Naomi Klein is refreshingly clear and incredibly persuasive in her analysis of what is at stake in Wisconsin. According to her, the antidote to the “Shock Doctrine” tactic, or the right’s signature tactic: is to “name it while it’s happening.” This disrupts the narrative of “oh my god we’re all gonna die if we don’t act now,” exposes it to be a contrived farce and a power play, and opens up a space not only for refuting the false narrative (“we have to do this or the sky will fall”) but allows us to articulate an alternate narrative (like looking deeper into the true causes of the actual crisis).
The essential debate is about who will pay for the crisis created by the Wall Street: will it be on the backs of the working middle class, or will the super rich have to shoulder the greater part of the burden? The Republican response rings loud and clear: tax cuts for the rich, “austerity measures” for the middle class. In other words, the middle class will pay for the crisis, while the superrich can keep making payments on their second yacht.
Exhibits A and B are, at both the federal and state levels, the recent tax cuts for the rich and the superrich. The Bush-era tax cuts had chopped out 700 billion dollars of tax revenue by offering exemptions to the rich – and this was just extended for another four years. At the state level, to take Wisconsin as a prime example, Gov. Walker’s initial move as he came into office was to offer a new set of tax cuts to the rich, effectively creating the very crisis he then used as a proxy for trying to cut down labor union rights.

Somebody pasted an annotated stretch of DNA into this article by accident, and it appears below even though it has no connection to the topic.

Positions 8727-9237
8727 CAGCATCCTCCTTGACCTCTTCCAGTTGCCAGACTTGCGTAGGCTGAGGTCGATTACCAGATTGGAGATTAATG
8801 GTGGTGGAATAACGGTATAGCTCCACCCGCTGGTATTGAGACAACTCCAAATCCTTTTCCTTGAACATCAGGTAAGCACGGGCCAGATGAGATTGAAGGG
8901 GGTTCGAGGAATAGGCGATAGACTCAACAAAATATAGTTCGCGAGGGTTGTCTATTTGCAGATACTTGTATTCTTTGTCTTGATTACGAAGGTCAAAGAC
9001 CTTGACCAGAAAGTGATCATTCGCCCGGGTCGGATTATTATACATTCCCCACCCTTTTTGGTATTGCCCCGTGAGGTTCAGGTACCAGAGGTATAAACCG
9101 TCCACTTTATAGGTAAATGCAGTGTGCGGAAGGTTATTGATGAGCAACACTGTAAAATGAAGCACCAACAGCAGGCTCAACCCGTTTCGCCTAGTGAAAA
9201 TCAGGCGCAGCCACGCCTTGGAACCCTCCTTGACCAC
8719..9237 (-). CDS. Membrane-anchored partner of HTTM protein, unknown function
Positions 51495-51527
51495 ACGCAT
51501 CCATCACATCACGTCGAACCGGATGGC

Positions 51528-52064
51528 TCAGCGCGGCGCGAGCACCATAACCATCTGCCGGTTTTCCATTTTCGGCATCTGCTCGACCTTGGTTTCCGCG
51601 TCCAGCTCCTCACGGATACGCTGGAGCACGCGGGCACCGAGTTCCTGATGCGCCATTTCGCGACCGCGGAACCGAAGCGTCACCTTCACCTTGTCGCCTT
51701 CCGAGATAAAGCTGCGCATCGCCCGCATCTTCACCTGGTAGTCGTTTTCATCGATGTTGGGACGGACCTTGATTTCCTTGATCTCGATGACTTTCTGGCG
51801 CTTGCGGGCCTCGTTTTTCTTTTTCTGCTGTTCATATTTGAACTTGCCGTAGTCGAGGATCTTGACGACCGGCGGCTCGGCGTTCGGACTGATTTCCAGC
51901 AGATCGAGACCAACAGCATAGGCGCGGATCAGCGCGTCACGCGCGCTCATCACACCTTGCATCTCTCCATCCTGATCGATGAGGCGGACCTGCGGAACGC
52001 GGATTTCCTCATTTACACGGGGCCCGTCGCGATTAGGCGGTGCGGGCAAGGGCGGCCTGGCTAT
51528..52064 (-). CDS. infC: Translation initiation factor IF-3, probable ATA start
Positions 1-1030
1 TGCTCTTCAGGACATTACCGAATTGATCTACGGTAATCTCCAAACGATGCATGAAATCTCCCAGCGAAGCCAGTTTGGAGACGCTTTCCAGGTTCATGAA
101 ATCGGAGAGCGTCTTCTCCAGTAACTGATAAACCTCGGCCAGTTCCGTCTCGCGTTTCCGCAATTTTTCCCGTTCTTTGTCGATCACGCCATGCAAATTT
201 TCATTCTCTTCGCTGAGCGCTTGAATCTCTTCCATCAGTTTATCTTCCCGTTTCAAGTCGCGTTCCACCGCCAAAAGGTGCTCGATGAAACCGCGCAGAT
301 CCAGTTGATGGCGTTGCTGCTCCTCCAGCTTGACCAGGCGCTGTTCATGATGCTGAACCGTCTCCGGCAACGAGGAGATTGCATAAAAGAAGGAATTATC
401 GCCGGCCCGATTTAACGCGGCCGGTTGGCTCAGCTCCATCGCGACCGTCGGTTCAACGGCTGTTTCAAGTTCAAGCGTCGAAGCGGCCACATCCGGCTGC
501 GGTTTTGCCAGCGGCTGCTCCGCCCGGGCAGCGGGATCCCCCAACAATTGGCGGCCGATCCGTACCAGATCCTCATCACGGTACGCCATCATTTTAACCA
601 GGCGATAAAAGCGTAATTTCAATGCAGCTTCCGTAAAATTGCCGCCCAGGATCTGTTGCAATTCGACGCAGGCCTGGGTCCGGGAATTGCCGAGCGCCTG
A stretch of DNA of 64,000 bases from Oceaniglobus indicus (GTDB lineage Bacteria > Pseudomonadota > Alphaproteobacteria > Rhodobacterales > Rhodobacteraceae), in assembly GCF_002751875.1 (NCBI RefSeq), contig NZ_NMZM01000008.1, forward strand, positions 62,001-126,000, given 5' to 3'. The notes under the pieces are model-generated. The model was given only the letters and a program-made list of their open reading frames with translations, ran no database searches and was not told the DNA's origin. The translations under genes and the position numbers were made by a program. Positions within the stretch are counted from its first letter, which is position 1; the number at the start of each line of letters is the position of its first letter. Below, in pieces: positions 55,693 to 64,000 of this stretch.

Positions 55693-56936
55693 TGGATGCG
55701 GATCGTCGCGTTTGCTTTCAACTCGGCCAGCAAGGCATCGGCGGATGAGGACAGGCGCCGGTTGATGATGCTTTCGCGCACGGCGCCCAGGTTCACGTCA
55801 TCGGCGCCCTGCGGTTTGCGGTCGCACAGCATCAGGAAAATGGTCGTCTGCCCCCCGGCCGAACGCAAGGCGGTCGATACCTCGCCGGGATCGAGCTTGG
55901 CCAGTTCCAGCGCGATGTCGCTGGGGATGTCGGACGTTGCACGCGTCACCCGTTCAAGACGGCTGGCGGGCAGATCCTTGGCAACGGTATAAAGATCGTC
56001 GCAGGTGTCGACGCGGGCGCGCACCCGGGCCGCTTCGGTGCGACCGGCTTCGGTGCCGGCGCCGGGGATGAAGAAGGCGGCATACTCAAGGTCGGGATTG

Naomi Klein is clear about the broader stakes of this fight: the unions are essentially the last bastion of defense between the right and total privatization of everything (think water, gas, electric, schools…and then the list gets *really* scary). So this is a chess game, where the minor pieces are fighting in the foreground, and the deeper game is about what legislation will be possible after the next round or two of elections. Unions are a major fighting force in elections. If they can be removed, if their power can be crippled, then the right is in position to take some serious terrain in these elections.
As Klein points out, many states have their eyes on the Wisconsin fight, because they (those dominated by the political right) would like to do the same thing. This is why the Koch bros. were strategically cunning in their (massive) financial support of state governorships. These are the battlegrounds for the conditions under which laws will be made in the next twenty years. There are untold fortunes to be made.
Finally, we should realize that the Republican firepower has quintupled; in Klein’s words “they have nuclear bombs now.” That is, with the recent Supreme Court decision to allow corporations to finance elections, the funding available to saturate mainstream media with right-aligned ideological messages is virtually limitless. With union power cut down by state laws (16 states are ready to attempt this), the right is poised to swarm into the next elections cycles with enormous campaign advantages.
Here is Naomi Klein’s excellent (and essential) analysis:Vodpod videos no longer available.